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In The Environment and the People in American Cities, Dorceta E. Taylor provides an in-depth examination of the development of urban environments, and urban environmentalism, in the United States. Taylor focuses on the evolution of the city, the emergence of elite reformers, the framing of environmental problems, and the perceptions of and responses to breakdowns in social order, from the seventeenth century through the twentieth. She demonstrates how social inequalities repeatedly informed the adjudication of questions related to health, safety, and land access and use. While many accounts of environmental history begin and end with wildlife and wilderness, Taylor shows that the city offers important clues to understanding the evolution of American environmental activism.
Taylor traces the progression of several major thrusts in urban environmental activism, including the alleviation of poverty; sanitary reform and public health; safe, affordable, and adequate housing; parks, playgrounds, and open space; occupational health and safety; consumer protection (food and product safety); and land use and urban planning. At the same time, she presents a historical analysis of the ways race, class, and gender shaped experiences and perceptions of the environment as well as environmental activism and the construction of environmental discourses. Throughout her analysis, Taylor illuminates connections between the social and environmental conflicts of the past and those of the present. She describes the displacement of people of color for the production of natural open space for the white and wealthy, the close proximity between garbage and communities of color in early America, the cozy relationship between middle-class environmentalists and the business community, and the continuous resistance against environmental inequalities on the part of ordinary residents from marginal communities.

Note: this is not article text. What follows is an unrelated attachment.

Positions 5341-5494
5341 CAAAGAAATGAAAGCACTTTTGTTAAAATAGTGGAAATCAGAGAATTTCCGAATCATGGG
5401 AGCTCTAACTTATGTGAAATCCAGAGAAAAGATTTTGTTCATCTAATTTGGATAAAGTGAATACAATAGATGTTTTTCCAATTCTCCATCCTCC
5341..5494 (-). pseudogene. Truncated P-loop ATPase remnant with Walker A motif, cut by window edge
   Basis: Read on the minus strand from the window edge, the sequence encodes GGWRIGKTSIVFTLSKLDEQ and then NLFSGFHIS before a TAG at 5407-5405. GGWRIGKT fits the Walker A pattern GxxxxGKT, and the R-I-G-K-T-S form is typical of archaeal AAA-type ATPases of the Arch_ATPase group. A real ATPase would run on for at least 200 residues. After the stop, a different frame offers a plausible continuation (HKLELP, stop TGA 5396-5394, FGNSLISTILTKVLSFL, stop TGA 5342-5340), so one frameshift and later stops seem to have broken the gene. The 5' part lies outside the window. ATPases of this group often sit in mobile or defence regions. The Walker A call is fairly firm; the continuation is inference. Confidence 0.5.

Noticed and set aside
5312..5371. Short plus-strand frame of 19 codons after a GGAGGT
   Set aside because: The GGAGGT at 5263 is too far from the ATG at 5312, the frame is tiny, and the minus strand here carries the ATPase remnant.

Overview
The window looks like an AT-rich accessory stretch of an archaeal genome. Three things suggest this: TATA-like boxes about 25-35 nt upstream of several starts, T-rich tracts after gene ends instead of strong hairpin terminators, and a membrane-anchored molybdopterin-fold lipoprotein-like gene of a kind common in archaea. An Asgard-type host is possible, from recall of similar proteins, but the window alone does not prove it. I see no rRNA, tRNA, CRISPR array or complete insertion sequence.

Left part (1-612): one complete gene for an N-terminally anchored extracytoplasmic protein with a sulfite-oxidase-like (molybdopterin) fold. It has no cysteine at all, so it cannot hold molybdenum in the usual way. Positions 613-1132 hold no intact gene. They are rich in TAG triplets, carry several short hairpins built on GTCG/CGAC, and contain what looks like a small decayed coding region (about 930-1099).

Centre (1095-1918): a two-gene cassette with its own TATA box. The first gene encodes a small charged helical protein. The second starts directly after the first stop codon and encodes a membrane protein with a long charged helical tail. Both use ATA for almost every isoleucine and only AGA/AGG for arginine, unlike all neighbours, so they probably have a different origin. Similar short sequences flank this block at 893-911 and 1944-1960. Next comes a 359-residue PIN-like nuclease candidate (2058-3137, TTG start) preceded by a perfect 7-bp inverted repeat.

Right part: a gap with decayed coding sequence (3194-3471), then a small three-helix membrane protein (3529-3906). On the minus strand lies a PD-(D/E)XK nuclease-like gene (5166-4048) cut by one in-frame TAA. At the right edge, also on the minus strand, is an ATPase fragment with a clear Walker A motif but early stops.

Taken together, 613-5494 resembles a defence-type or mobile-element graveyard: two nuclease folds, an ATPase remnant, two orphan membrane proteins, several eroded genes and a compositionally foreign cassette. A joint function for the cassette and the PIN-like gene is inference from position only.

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"All future research on environmentalism and social change will have to reference The Environment and the People in American Cities. It is a pathbreaking, first-rate work of scholarship. As the first scholar to consider the relationship between social inequality and conservation issues within such an inclusive framework, Dorceta E. Taylor makes stunning links between the terrain of contemporary environmental and social-justice conflicts and those of the eighteenth and nineteenth centuries."--David Pellow, author of Garbage Wars: The Struggle for Environmental Justice in ChicagoFrom the Back Cover:
"Dorceta E. Taylor has set out to write nothing short of a 'People's Environmental History of American Cities.' At the core of her social history are inequalities based on race, gender, class, and ethnicity, as wealthy white elites shaped access to housing, workplaces, parks and even cemeteries to their wishes, at the expense of everyone else. Taylor's book is a call for broader perspectives on environmental issues, to include segregation, labor market and workplace dynamics, social movements, politics, and social control. A magnum opus chock full of fascinating details of an untold history of the environmental injustices at the root of our society."--Timmons Roberts, Director of the Center for Environmental Studies, Brown University
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Book Description Duke University Press. Condition: New. Brand New. Seller Inventory # 082234436X
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Book Description Duke University Press Books, 2009. Hardcover. Condition: New. Seller Inventory # DADAX082234436X